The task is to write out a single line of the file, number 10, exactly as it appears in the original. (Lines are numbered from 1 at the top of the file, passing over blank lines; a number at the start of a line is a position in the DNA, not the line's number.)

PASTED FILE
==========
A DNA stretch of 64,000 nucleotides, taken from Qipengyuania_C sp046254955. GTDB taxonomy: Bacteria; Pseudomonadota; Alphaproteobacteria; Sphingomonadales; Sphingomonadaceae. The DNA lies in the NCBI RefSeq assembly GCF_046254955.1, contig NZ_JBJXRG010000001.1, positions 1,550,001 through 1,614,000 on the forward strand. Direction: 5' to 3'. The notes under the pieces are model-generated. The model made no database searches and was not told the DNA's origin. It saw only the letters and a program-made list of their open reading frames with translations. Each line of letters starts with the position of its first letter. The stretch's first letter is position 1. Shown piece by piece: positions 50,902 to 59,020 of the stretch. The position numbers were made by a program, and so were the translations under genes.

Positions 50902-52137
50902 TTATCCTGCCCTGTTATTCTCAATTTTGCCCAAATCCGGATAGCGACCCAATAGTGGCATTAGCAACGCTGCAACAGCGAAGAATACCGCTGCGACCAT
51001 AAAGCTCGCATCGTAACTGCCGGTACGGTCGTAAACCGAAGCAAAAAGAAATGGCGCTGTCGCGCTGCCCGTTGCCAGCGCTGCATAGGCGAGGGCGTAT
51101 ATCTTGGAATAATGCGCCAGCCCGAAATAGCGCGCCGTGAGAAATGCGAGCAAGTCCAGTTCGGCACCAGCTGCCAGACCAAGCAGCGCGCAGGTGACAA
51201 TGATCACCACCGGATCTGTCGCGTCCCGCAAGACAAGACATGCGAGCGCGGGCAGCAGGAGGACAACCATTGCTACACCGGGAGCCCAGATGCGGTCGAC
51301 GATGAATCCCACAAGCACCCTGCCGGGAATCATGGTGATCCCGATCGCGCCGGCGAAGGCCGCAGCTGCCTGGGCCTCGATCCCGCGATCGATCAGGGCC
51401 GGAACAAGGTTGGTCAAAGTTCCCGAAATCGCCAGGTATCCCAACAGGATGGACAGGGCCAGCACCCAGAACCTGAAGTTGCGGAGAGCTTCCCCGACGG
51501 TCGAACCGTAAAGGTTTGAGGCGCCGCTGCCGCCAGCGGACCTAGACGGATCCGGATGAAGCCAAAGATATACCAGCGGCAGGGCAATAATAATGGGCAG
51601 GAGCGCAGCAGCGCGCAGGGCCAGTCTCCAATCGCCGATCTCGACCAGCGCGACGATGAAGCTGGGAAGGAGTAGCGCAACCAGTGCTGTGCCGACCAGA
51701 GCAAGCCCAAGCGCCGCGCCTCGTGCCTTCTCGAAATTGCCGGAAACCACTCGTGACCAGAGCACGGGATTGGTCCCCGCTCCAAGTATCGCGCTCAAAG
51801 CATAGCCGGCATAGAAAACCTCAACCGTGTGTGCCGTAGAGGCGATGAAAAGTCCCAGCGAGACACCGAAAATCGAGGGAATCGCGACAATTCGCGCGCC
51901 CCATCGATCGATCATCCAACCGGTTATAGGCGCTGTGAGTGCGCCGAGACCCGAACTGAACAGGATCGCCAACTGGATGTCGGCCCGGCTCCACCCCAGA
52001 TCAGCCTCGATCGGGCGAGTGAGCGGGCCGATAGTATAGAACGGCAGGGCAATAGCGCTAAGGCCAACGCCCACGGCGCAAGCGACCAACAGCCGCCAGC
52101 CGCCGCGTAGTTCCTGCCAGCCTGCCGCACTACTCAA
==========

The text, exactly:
51601 GAGCGCAGCAGCGCGCAGGGCCAGTCTCCAATCGCCGATCTCGACCAGCGCGACGATGAAGCTGGGAAGGAGTAGCGCAACCAGTGCTGTGCCGACCAGA